The last week has been a complete blur- between New York Fashion Week and grad school I've had my hands full. While I wasn't able to attend as many shows and parties as I usually do (schoolwork is a drag with a hangover), I made it to all the shows I really care about in NY- the ones my friends are involved with. So many articles, blog posts and tweets have been written in the last week about all of the shows that I have little interest in adding my opinions about everything at the current moment, except to say that I am a little under whelmed- so far there have been no looks or pieces that have grabbed me, shook me and pulled out my heart (and wallet). Now I'm just waiting for London, the hometown of my favourite designers- hopefully they have some beauties up their sleeves.
A week or so ago I put up the first rule of style from Edna Woolman Chase's Always in Vogue, and here is the second...
Point #2: This does not have to do with clothes; it does have to do with good grooming, a vital part of fashion, and I think it is valid.
Set your dressing table in front of a window, so that the uncompromising light of day will fall evenly upon your face when you are making up. If, because of architectural reasons, this is impossible, place it so the light, day or artificial, comes equally from both sides. This will help you to achieve a well-blended make-up and to do your hair becomingly. Also always have your hand mirror within reach, that you may see yourself from the side and back as well as from the front.
As she says, this doesn't explicitly have to deal with fashion but I think we would all agree of the importance of good light when applying make-up. At all the many, many parties this week I had the opportunity to watch a great many people and I was amazed at how badly most people's make-up was applied. It was obvious that many hours were put into coming up with artfully disheveled outfits and that they had also taken the time to apply a full face, but either without a good mirror or good light. Bad foundation will honestly destroy any outfit, and if you actually look at any of the editors at Vogue or other style icons they wear very little face make-up so there are alternatives to wearing badly suited base. Obviously we can't all afford the space to have a dressing up table, or afford the cost of a good facialist like fashion editors, but all of us can benefit from making ourselves up in the type of full light that Ms. Chase describes.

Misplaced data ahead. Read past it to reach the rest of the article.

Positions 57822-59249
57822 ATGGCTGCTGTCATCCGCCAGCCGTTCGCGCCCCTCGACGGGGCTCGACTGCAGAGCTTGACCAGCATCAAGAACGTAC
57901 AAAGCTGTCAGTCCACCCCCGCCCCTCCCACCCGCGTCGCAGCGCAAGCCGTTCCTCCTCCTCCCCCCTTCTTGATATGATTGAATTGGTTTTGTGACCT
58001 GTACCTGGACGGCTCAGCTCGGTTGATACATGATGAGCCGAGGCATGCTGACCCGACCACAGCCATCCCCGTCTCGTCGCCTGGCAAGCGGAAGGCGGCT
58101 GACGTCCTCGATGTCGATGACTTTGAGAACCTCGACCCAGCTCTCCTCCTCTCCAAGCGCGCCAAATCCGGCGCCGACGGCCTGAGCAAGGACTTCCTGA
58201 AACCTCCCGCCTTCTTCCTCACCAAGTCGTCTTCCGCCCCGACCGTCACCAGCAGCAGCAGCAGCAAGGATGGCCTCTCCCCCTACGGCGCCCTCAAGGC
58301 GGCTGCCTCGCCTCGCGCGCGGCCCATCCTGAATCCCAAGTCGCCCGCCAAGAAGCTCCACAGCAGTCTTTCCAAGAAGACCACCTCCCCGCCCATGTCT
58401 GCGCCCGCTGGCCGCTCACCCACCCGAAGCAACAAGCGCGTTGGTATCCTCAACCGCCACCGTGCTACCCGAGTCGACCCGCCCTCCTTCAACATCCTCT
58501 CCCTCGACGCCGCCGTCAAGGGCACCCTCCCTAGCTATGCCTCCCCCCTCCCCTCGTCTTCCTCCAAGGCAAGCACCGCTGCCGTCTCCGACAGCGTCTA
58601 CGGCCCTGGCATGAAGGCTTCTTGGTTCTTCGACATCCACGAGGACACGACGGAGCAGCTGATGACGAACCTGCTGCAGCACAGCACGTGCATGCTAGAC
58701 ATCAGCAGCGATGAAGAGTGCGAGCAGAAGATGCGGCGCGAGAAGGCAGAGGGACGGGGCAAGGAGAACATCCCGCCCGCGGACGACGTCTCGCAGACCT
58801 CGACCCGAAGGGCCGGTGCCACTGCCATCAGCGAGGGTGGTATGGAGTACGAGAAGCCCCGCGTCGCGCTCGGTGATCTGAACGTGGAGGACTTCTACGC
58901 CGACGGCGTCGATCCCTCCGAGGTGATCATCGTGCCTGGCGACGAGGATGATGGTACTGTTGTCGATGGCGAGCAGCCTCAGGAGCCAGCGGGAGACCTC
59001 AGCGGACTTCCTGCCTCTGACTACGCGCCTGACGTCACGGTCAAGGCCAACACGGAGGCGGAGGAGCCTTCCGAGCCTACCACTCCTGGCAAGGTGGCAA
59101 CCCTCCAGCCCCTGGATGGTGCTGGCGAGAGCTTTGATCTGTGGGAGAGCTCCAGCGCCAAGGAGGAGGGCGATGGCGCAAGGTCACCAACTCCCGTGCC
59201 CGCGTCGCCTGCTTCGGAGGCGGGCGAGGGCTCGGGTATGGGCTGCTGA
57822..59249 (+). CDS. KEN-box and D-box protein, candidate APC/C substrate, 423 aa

Excerpt from: Chase, Edna Woolman and Ilka. Always in Vogue. Garden City, New York: Doubleday & Company Inc.,1954. Photo by Baron de Meyer, 1919.